You come on in this house right now before your Pa comes home from gettin' his wagonwheel fixed at the blacksmith!
I don't know about you, but Fall is becoming one of my favorite seasons to get my hippie, back-to-the-land, survivalist, frontier settler, Little House on the Prairie, foodie freak on. From curing to drying to pickling to smoking – it's all about taking Summer and making it last a little bit longer.
If you're successful, this can be the mostest funnest time of year to make things "homemade".
If you're not successful, you could die a horrible death from botulism – which, I've read, isn't fun at all.
Nevertheless, for what it's worth, Bruce and I have been doing our part curing olives for the last 3 years and, so far, no one's dead.
This year is no exception and last Sunday we got our hands dirty picking beautiful, large green olives from our semi-legal picking spot. Being citified, I have all kinds of romantic, idealistic images and notions when it comes to picking fruit off of a tree.
I envision myself picking olives (or peaches) wearing faded denim overalls, a blue-checked, gingham button-down shirt, and a cap, all while singing a Woodie Guthrie song. Five minutes later, a couple of bleeding scratches, dirt and dust in my face and hair, bugs crawling in my ears and nose, and Woodie Guthrie can go to hell.
The real payoff comes when the work is done, we're back in an air-conditioned car listening to Sufjan Stevens, and headed back to the land of steel canyons, latte sippers, and pigeon shit.
Olives during the lye bath
Curing green olives, while seemingly simple, is often a hit or miss operation, or at least it has been for us. Last year, just when I thought I had perfected the curing recipe, Bruce one upped me and made crisp and clean tasting olives. From his batch, we learned to reduced the amount of lye, extend the period of lye-soaking, and rinse and change the water often.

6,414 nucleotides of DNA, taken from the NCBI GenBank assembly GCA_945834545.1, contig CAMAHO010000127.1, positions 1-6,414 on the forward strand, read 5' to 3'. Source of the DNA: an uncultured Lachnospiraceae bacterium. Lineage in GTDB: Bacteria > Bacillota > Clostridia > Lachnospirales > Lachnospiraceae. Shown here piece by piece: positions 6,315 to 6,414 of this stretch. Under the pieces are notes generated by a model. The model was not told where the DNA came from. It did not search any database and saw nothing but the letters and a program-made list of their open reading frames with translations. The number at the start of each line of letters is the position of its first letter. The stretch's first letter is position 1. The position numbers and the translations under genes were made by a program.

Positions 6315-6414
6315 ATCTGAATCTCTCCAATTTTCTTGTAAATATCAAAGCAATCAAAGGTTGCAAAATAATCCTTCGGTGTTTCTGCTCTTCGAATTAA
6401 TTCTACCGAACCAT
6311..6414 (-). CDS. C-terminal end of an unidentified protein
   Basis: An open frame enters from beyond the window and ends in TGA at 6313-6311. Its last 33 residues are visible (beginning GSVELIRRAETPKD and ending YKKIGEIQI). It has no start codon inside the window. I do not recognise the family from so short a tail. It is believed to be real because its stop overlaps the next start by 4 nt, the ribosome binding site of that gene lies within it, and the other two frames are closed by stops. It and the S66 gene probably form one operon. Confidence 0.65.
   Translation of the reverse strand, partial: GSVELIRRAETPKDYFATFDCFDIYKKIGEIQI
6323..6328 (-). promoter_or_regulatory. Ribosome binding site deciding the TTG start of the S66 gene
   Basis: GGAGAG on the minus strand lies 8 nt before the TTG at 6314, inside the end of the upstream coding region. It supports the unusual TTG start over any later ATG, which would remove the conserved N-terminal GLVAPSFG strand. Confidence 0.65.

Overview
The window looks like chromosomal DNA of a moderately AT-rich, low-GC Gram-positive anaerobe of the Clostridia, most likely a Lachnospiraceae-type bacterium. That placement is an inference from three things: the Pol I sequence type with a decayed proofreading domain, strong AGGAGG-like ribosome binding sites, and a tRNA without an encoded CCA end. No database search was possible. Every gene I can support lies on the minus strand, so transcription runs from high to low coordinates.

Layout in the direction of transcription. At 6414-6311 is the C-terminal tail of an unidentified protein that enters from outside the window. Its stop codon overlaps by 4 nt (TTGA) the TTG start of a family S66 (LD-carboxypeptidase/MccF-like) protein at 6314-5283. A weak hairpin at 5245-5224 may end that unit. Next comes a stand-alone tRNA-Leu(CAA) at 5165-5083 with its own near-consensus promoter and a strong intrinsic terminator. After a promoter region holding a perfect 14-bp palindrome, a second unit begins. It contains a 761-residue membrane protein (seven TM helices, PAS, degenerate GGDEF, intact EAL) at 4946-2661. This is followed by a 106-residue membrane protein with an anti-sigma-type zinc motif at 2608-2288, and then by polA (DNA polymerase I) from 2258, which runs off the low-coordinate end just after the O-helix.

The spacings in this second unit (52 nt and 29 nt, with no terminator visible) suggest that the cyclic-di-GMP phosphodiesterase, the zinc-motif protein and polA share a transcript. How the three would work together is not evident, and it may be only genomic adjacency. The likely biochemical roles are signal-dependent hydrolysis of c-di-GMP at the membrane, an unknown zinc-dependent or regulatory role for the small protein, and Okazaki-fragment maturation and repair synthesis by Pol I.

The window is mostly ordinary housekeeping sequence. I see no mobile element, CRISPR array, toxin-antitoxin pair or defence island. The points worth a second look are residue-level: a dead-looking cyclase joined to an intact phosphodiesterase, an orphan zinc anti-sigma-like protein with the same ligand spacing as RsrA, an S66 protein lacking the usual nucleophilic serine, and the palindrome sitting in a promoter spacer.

Pouring off the solution of lye that SUCKS the Oleuropein (bitter compound) out of the olive...suck, lye, suck!
We've also been lucky that the olives we've picked lately have been spared the extensive damage that can be caused by the olive fly, which by the way, wasn't a problem in California until recently.
As of this writing, we're still in the rinsing phase that lasts 7 days or longer. This is after the 16-hour lye bath at half of the strength I used previously.
Already, we've encountered a problem.
Today, the olives turned a dark, dark green – some of them almost black. We believe this happened because we left them out of the rinse water, twice, for 30 minutes at a time in between changes of fresh water. I seem to remember that last year I had a similar problem, but that they lightened over time (later on in the day, they lightened up some).
In freshly changed water
It's not unusual for green olives to turn black during the lye-curing process. In fact, this accident is what gave Americans the ubiquitous canned "black-ripe" California olive that is so pervasive in salad bars and pizza parlors across the U.S. The black-ripe olive is actually a firm, unripe green olive that has been lye-cured and then oxidized to turn black, while ferrous gluconate is added to retain its color.
A real black olive is a fully ripe one that has turned from green to purple to black throughout the season, is soft and oily, and generally used to make olive oil (and sometimes salt-cured table olives).
You may be wondering, "why lye-cure an olive when a water-cured/fermented or salt-cured one has more flavor?"
Well, that's a good question. In fact, I love Kalamata olives, which are cracked, water-cured, fermented olives that have had red wine vinegar added at the last stage. And actually, Bruce and I do make salt-cured black olives, known also as "Moroccan oil cured" olives, as well as fermenting lye-cured green olives (although, in hindsight, that didn't work as well as I thought it would). But lye-cured green olives have special characteristics of their own.
Contrary to some naysayers, lye-cured green olives aren't without flavor. In fact, on their own, their flavor is often described as buttery (perhaps due to the fat content of the olive) and mild. For those who like spicy or garlicky olives, lye-cured green olives are perfect candidates for infusing with peppers, garlic, vinegar, and other spices.
That's likely what we'll do with this batch we're making now, although I'll probably set some "unflavored" ones aside, since I like them the way they are. One day we'll try curing the green olives without lye, but for now we're keeping a container of Red Devil handy.
Next Post: Our favorite smelly cabbage dish - Liberty Cabbage?
No! Sauerkraut! Yum, yum, yum. And I'll show you how to can it!
Added bonus: Fermented veggie pickles!
Start puckering your lips...